My friends at The Daily Mississippian,
As an award-winning publication that’s touted as the cornerstone for this university’s journalistic objectivity, your coverage of Glenn Boyce and the IHL’s search process for a new chancellor has been extremely disappointing and one-sided. From your short-sighted editorial vitriol to your distasteful article that insinuated our new chancellor harbors some segregationist sentiment simply from his employment history, you’re trying to find a politically conspiratorial throughline that simply isn’t there.
Instead of sensationalizing these events, give us articles shedding light on why the IHL was constitutionally given this authority in the first place. Maybe as a result, protesters and critics would know to advocate to our state legislature, where there’s power to reevaluate the IHL’s governance structure, instead of to the IHL, which lawfully operated within its parameters. Tell us what bylaws (201.0509) the IHL used to justify its decision-making and then attempt to qualify that it’s corrupt. Make clear that our university community always only had advisory power. If you’re shouting for a fair process, condemn the leakers that broke confidentiality during the interview process. And if you’re going to editorialize, provide the not-so-wild alternative that the IHL members knew from their professional and personal experience with Boyce that he was the most qualified candidate for Ole Miss.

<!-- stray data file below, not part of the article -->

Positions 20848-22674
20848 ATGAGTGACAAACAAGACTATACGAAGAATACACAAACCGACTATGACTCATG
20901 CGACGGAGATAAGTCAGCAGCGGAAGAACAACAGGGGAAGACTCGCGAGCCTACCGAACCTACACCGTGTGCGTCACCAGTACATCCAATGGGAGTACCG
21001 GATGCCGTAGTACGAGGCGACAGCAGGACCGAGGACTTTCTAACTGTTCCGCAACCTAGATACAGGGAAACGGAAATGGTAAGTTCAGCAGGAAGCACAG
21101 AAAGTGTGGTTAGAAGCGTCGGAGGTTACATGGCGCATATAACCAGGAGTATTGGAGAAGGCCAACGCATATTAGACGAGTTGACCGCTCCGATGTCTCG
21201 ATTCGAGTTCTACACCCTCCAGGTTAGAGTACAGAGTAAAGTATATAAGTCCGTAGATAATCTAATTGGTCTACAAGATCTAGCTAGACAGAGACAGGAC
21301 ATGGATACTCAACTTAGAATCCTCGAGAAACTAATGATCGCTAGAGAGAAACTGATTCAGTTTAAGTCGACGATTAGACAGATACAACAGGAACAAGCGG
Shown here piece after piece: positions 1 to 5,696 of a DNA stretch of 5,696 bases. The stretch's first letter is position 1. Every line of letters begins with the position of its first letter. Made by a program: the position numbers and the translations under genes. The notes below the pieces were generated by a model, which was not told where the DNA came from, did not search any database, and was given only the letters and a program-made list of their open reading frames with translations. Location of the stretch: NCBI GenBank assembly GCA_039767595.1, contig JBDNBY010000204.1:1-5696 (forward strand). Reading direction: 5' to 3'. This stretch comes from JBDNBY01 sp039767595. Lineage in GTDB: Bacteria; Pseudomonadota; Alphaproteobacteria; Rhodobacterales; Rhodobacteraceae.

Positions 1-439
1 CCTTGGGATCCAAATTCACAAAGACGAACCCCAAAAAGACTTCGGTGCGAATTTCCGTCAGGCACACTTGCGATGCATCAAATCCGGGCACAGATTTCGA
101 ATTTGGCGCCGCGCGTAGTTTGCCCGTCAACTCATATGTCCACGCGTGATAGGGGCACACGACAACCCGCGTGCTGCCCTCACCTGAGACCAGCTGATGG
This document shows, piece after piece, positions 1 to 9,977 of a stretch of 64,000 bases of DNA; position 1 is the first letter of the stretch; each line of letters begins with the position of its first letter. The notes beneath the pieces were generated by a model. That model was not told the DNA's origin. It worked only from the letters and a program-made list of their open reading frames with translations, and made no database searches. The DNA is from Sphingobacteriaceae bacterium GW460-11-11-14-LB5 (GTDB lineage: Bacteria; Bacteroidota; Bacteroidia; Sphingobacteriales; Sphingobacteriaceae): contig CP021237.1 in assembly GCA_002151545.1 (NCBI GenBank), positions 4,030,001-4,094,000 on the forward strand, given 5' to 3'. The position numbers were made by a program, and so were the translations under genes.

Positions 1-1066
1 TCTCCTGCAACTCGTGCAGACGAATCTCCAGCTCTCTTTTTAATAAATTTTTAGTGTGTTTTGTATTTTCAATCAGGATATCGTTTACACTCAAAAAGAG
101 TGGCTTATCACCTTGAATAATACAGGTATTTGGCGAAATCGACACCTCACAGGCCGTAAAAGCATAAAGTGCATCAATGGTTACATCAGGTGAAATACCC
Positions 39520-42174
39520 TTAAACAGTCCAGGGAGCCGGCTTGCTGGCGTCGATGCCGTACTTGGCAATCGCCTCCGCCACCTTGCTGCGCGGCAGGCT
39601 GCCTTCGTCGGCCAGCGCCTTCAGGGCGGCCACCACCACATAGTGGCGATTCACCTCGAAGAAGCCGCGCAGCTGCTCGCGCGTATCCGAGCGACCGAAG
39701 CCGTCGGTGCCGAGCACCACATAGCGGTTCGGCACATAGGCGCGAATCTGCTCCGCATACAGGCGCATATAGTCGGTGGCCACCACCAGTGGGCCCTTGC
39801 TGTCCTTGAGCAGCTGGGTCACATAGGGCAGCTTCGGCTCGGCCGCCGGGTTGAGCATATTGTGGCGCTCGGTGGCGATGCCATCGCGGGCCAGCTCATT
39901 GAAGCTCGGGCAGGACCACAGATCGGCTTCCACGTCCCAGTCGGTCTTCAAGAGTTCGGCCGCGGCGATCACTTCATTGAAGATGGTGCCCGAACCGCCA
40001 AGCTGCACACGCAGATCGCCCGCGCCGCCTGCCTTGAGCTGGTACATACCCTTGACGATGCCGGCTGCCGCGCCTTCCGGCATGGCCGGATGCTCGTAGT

You have every right to be upset, but don’t purposefully vilify the IHL without providing both sides. Don’t render a guilty verdict to our new leader before he’s had a chance to testify. Don’t say a process is corrupt without explaining what that process is fundamentally. You all have the most incredible opportunity and responsibility to help shape informed public discourse on this campus, to present the facts objectively and to be a mouthpiece for the students. But this isn’t the way to do it. This, as you eloquently put it, is “bullshit.”
Rod Bridges was the 2015-2016 Associated Student Body president and is currently a University of Mississippi law student.